I NEED COUNSELING. I know this because, I’ve been obviously addicted to testing radar detectors every spare moment I have, lately.
While putting on another 350 miles today on a variation of my usual Northeast route, I couldn’t help but feel a connection to another product tester of “similar sorts” (yeah right)— retired Brigadier General Charles Elwood “Chuck” Yeager.
He too field-tested new products, albeit at a somewhat higher rate of speed, than say a ’07 BMW 328xi (which by the way, is one of the best cars I have ever driven). I can only imagine the fun he had in his experiences—since he never managed to kill himself testing various new hyper-speed aircraft.
This weekend didn’t start out too well, I am afraid. During a drive to southern NJ (while testing, of course), I damaged all four sport alloy rims and several tires— on my Dinan 540—driving through a construction zone on south I-95 approaching Route 322-East in Chester, PA. The road surface was not even and by the way the impact felt (abrupt), the difference in road surface must have been at least an inch between two slabs. It’s a testament to how well Michelin Pilot Sport tires are made that they didn’t blow out right then and there. I’ll post some pictures of the damage soon. In the meantime, I had to settle for an ’07 328xi to be the test-mule this weekend.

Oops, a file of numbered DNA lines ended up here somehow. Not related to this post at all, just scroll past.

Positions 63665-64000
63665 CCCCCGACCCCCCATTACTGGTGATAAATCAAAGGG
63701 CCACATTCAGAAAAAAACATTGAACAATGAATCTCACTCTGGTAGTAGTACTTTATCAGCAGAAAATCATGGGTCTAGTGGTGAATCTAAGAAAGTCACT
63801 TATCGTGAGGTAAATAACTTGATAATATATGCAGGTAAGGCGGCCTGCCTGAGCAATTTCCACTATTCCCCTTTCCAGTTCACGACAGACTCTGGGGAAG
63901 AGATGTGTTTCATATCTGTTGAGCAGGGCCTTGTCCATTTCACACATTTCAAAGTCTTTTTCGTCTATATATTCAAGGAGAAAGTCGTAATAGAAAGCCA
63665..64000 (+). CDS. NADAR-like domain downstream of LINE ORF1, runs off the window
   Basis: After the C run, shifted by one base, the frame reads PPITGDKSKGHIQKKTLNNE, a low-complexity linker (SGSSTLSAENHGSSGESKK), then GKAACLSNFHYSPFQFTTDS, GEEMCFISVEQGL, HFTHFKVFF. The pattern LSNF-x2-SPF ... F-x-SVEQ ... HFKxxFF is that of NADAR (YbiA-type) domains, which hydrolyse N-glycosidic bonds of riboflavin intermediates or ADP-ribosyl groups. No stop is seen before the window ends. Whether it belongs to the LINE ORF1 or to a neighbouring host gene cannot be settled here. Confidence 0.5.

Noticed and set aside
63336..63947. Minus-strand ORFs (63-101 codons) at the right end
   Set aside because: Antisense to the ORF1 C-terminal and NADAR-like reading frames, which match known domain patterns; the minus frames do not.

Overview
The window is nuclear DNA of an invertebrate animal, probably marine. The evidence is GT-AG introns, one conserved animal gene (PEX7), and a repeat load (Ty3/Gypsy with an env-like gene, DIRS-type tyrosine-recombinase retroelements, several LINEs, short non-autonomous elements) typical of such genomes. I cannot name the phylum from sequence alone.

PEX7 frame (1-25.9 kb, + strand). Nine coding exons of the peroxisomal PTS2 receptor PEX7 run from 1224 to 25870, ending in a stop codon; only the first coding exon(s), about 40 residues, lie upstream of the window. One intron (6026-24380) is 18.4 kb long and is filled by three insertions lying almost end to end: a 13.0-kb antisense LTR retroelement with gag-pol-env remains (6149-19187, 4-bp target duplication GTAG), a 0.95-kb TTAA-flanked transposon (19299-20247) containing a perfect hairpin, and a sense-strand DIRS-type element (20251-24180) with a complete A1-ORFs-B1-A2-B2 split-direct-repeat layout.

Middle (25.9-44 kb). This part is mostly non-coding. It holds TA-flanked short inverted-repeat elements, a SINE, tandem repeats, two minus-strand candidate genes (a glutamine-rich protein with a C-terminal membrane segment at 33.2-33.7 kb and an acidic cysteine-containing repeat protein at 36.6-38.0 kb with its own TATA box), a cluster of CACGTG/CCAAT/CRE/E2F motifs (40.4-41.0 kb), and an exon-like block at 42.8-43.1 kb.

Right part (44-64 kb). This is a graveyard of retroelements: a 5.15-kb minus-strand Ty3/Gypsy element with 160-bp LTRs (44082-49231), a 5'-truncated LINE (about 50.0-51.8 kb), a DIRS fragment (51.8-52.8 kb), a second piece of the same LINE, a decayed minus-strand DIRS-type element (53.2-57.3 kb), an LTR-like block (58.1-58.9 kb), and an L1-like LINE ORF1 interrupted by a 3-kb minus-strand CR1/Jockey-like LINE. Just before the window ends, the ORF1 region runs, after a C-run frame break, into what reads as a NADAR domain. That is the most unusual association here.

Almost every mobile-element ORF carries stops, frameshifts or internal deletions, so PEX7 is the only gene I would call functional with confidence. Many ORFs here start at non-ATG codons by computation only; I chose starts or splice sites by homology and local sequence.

At any rate, I did manage to sneak some testing in today with the updated models (with the beta firmware) that I received from the Whistler Group (www.whistlergroup.com)— the revised Whistler Pro-78 and Whistler XTR-690 radar detectors.
All I can say is Mr. B. (or should it be Dr.?) and his engineering staff know what the hell they are doing, because inside of one week (since my review of the Whistler Pro-78 and Whistler XTR-690 radar detectors), they have managed to take a great radar detector and make it even better!
Ergonomically, the pulsating auto-dimming issue has been resolved as has the too rapid display alerting relative to the audible alert. This revised radar detector now handles a rapidly changing lighting environment better than the Beltronics STi Driver.
To test Whistler’s radar reception improvements (with POP OFF) required me to find three known bona-fide stationery steady-state radar sources at X (10.5Ghz), K (24.1Ghz), and Ka (34.7Ghz). Since my original radar Whistler radar detectors were sent back to the Whistler Group to have them reprogrammed (I am told the same courtesy will be extended to any existing Whistler owner of the Pro-78 & XTR-690 who wish to have their unit updated), I made repetitive back-to-back two-way comparison runs between my model with POP ON versus POP OFF with each one of these radar sources.
Here’s what I found:
- With X-band, the performance pick-up was imperceptible.
- With K-band, the performance pick-up was noticeable.
- With Ka-band (34.7Ghz variety), the performance pick-up was quite noticeable.